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What gaslighting actually is and how to react to it

What gaslighting actually is and how to react to it

It’s 8:30 in the evening, you’re at a friend’s house and she’s trying to convince you that you’d rather have pizza than Chinese food. “Stop gaslighting me!” you yell and everyone in the room laughs. Anyone who has ever tried to be funny on the internet knows this joke. The exaggeration of the term gaslighting – a term in psychology defined by therapist Laurie Singer as the behavior by which one person tries to make another person doubt their perception of reality – has become a joke.

The jokes about this serious topic came about after many people misused the term online and mememed this type of behavior which is usually intentional and part of a cycle of abuse. Several medical terms have been misused online over time (for example, influencers have been too easily called narcissists), and this creates a lot of confusion.

So I wanted to shed some light on the subject, find out what gaslighting is and isn’t, and understand how best to react when it happens to us.

Ce e gaslighting-ul?

The term originates from a play called Gas Light , which premiered in 1938 and was screened twice. The most famous adaptation is the 1944 remake of Gaslight , starring Charles Boyer and Ingrid Bergman. In each of the versions, the husband convinces his wife that she has gone mad. How does it do that? He tells her that he is imagining things, especially about the lights in the house.

As Singer said, gaslighting is a form of manipulation that tries to influence how another person sees the world. It is done through verbal communication – the gaslighter makes the victim doubt themselves and their memory.

Psychologist and relationship expert John Kenny explained to me over email that gaslighting is about gaining control. “Gaslighting is a form of emotional or mental abuse and occurs when someone tries to make you doubt your thoughts, actions, and emotions in order to gain control over you and the relationship . He wants you to doubt yourself and believe that the person is always right, so he can act however he wants around you,” he said.

Singer gave an example of gaslighting on a smaller scale: A parent thinks his child eats too much and wants to make him eat less. When the child says he is hungry, the parent replies, “You can’t be hungry, you just ate,” even though he ate three hours ago.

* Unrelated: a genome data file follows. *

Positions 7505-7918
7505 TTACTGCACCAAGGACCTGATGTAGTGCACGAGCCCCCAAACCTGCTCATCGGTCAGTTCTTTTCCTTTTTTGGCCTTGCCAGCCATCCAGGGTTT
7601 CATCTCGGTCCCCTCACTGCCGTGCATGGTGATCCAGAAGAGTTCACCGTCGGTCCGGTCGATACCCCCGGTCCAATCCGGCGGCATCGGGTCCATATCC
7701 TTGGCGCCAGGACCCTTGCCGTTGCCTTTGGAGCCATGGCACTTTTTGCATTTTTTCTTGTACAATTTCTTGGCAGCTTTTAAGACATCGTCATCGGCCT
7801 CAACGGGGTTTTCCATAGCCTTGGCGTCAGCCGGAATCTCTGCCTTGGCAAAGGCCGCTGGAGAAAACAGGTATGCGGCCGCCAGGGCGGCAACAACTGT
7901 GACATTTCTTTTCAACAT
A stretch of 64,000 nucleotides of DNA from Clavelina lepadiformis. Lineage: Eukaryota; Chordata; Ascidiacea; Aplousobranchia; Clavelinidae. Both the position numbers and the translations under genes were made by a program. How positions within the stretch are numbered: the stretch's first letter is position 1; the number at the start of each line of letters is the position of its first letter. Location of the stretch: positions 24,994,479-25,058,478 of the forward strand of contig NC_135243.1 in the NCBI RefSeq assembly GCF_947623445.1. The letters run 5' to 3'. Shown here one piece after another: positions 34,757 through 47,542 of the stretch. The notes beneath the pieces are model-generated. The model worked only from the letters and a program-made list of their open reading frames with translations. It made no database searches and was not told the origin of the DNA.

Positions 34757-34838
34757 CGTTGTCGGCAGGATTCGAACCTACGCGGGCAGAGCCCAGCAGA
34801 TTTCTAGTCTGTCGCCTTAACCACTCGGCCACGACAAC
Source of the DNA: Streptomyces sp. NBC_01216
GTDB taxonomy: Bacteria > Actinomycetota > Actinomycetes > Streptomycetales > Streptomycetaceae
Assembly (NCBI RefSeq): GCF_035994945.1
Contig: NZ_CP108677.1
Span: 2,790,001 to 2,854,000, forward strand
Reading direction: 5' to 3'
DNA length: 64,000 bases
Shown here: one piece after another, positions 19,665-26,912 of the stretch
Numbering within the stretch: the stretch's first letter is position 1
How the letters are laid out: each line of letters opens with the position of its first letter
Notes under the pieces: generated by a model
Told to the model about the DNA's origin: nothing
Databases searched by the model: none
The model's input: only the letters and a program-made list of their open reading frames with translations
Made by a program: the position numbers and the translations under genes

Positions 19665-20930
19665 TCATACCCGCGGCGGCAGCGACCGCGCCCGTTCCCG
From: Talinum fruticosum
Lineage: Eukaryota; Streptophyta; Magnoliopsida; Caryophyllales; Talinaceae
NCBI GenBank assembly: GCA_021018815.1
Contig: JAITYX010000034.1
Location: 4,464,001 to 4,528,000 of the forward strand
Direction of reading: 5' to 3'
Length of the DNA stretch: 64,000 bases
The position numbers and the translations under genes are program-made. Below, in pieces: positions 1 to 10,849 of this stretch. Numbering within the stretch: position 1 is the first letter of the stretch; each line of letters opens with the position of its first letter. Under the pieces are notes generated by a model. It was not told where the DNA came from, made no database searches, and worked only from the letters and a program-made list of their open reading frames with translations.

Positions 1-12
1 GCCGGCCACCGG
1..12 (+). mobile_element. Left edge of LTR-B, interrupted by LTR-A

Maybe the parent does this unconsciously, but it’s still gaslighting. In this situation, it not only controls the food the child eats, but also the way he perceives hunger, thus influencing the child’s relationship with food.

What is not gaslighting

What gaslighting actually is and how to react to itAlthough gaslighting is a form of emotional abuse, not all emotional abuse is gaslighting. Because gaslighting is a specific behavior used by one person against another, it is a bit simplistic to call any form of control gaslighting. And when we make jokes about it, we don’t help the victims of abuse at all, because we confuse them even more about the meaning of the term.

“Invalidating someone’s opinion, attacking the person like name-calling, physical abuse, that’s not gaslighting,” Singer told VICE. “Gaslighting is a systematic, long-term strategy by which someone tries to change someone else’s perspective and emotions in order to make that person more malleable and dependent. The gaslighter plays with one’s perception of self-worth.”

Kenny added: “People sometimes confuse gaslighting with situations where a person tries to get them to see things from their point of view or pressure them to be a certain way. However, it’s not gaslighting unless the person does it all the time, long-term.” He stressed that it’s important to recognize whether this behavior happens occasionally or regularly – that’s the crucial difference between overpersuasion and gaslighting.

short: Gaslighting doesn’t happen occasionally, it’s an ongoing denial of one’s reality.

Five signs someone is gaslighting you

Kenny has a list of five signs a person is gaslighting you:

  • He never listens to your opinion
  • He always tells you that you are wrong
  • You’re always apologizing
  • You always doubt yourself
  • You always rely on that person to make decisions

If you tick all these things, it means you are being gaslighted.

If someone—a partner, a friend, a family member—makes you feel unsure about your memories, that’s a major clue to gaslighting. The purpose of the gaslighter is to change your perception of yourself, and the way it does this is to alter the way you perceive your own thoughts and memories. He can do it in many ways: for example, he tells you that you got drunk and made a fool of yourself last night, although you only remember that you were a little dizzy and had a good time, or he accuses you of throwing some insults you didn’t say.

Another tactic to watch out for is when a person invalidates your emotions or reduces them to next to nothing. He’s either telling you that you’re too sensitive, or he’s telling you to relax, that it’s not a big deal. That’s how it controls your perception of the emotion, makes you think you’re exaggerating.

After convincing you that you’re exaggerating, the gaslighter can usually accuse you of being toxic.